Neelam Kharay, Chief of Staff – GTM, Acoustic, explores the value of real, human interaction, and how marketers need to think ‘human to human’ instead of ‘brand to consumer’ in order to succeed in today’s climate.
2020 & 2021: the years where digital kept us connected – not just internationally, but at regional and even very local levels. For many businesses, digital was the saviour, ensuring business could continue – even grow.
Yet, while it may have initially seemed important for retailers to digitize brand strategy, ploughing efforts into everything from social media to website tools, so the brand would translate in a completely digital world, the fact is that people have realized more than ever the value of human interaction. How easy has it been, therefore, to remain truly connected to the people your brand speaks to?
A brand is not just what you do through your marketing tactics. It’s a feeling it stirs, an experience it creates, and a story it tells. While there are many amazing things brands can do in the digital world, to be a real success, brands need the human element to sit at the heart of their digital brand strategy.
The new marketing playbook
It’s safe to say that 2020 was a year like no other, and 2021 certainly has not reverted back to the ‘old normal’. In fact, the age of Covid-19 has upended the marketing playbook, challenging conceived truths and redefining the rules. Whilst digital strategies were accelerated across all industries during the start of the pandemic as a matter of business survival, customer expectations have changed. Forget the slick digital journey and the ability to deliver exactly what a consumer wants, when they want it – that is now a given. Instead, customers expect their relationship to matter to you; and they expect your brand to stand for great values they can resonate with.
While delivering on these experiences requires organizations to place technology and data at the core of their marketing delivery, to sharpen their decision-making and drive greater relevance in their customer interactions to build stronger, more relevant connections, they also require something more. They require the ability to engender trust – and that, in itself demands authenticity, integrity, and humanity.
So how do brands become human?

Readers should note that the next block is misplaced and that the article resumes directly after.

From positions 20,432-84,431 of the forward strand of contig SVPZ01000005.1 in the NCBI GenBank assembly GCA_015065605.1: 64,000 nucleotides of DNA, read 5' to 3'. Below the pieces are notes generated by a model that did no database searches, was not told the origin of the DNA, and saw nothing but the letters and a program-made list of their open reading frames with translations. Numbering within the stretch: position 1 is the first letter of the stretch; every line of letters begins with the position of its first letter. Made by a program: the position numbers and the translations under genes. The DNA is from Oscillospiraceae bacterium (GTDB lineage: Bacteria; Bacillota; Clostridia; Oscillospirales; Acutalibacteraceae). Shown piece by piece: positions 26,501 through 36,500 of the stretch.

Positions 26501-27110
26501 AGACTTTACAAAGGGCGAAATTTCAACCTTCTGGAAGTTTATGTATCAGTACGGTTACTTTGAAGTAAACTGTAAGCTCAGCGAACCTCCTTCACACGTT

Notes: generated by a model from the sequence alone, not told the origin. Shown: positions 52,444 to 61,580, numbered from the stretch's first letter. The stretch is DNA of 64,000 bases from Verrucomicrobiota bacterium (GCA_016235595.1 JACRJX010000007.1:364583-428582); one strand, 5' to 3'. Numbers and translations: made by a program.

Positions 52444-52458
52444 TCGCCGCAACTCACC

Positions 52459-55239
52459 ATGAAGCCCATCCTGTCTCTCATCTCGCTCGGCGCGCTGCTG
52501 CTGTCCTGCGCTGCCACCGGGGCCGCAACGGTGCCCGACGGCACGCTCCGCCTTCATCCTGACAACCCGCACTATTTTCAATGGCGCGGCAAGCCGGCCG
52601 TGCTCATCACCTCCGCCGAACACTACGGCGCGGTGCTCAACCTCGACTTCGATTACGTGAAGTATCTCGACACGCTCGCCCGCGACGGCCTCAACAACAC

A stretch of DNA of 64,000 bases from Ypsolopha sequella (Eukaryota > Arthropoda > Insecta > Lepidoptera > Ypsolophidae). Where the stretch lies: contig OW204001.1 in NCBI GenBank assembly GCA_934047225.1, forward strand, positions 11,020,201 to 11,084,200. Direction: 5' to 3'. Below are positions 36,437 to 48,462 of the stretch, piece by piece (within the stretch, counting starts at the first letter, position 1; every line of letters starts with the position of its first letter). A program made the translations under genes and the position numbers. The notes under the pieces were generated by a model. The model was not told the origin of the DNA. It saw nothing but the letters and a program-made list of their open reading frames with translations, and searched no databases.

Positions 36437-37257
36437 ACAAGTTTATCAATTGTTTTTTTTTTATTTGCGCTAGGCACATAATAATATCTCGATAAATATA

Building human engagement
We must remember that our target consumers are not just defined by demographics or psychographics — they’re defined by their intent, and by countless other indiscernible or unquantifiable factors. In essence, our prospective customers — just like us — are more than what meets the eye. Brands must ensure they’re both representative, and fully aware and understanding, of the most important issues and key drivers influencing all consumers’ behaviors.
By building teams that are as diverse as your customers, and by ‘stepping into the shoes’ of your customers as often as possible, brands can help account for their many perspectives and needs, bringing a more authentic voice to all marketing communications and content.
Indeed, authenticity is critical when it comes to forming connections between brands and consumers. With 86% of consumers reporting that authenticity is a deciding factor when determining which brands to support, the more authentic you are in your communications, the greater the sense of transparency and trust you will engender with them, which will lead to loyalty.
During the pandemic, marketing was elevated within the C-suite as the voice of the consumer. Without understanding the zeitgeist of the marketplace, in good times and bad, the C-suite cannot adjust to the threats and opportunities at hand and successfully navigate the future.
One of the new ‘rules’ of post-Covid marketing is, therefore, C-level engagement. In order to be authentic in your communications as a marketer, you need a deep understanding of who your brand is: what its values are; what its tone and voice are; who its key customers are – all of which are of paramount importance to other functional leaders.
From there, you can craft authentic communications that accurately reflect your brand personality while uncovering the pain points of your target audience. Everything from style to word choice to the visual elements you include is part of what gives a brand personality, and should be carefully crafted and honed to connect with your target customer(s). Moreover, developing a personality that responds to how customers are feeling and acting at the moment, and is authentically reflective of that across every touchpoint a customer has with your brand, is key to developing trust.
Consider, for example, how a company like Bombas has made improving the lives of people facing housing insecurity a key element of its brand ethos and product strategy, or how Old Navy has made all clothing styles accessible to people of all shapes and sizes with no change in price. During the pandemic, the British Heart Foundation also demonstrated empathy by offering Covid-secure collection of donations normally dropped off at collection points, for those who perhaps didn’t want to, or couldn’t, leave their homes. These are brand personalities with an authentic vision and a clarity of purpose behind them to which consumers can align their own values.
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Ultimately, becoming ‘more human’ starts with being human and therefore having a point of view; a tone; a look and feel. In essence, in today’s climate, marketers need to think ‘human-to-human’ instead of ‘brand-to-consumer’.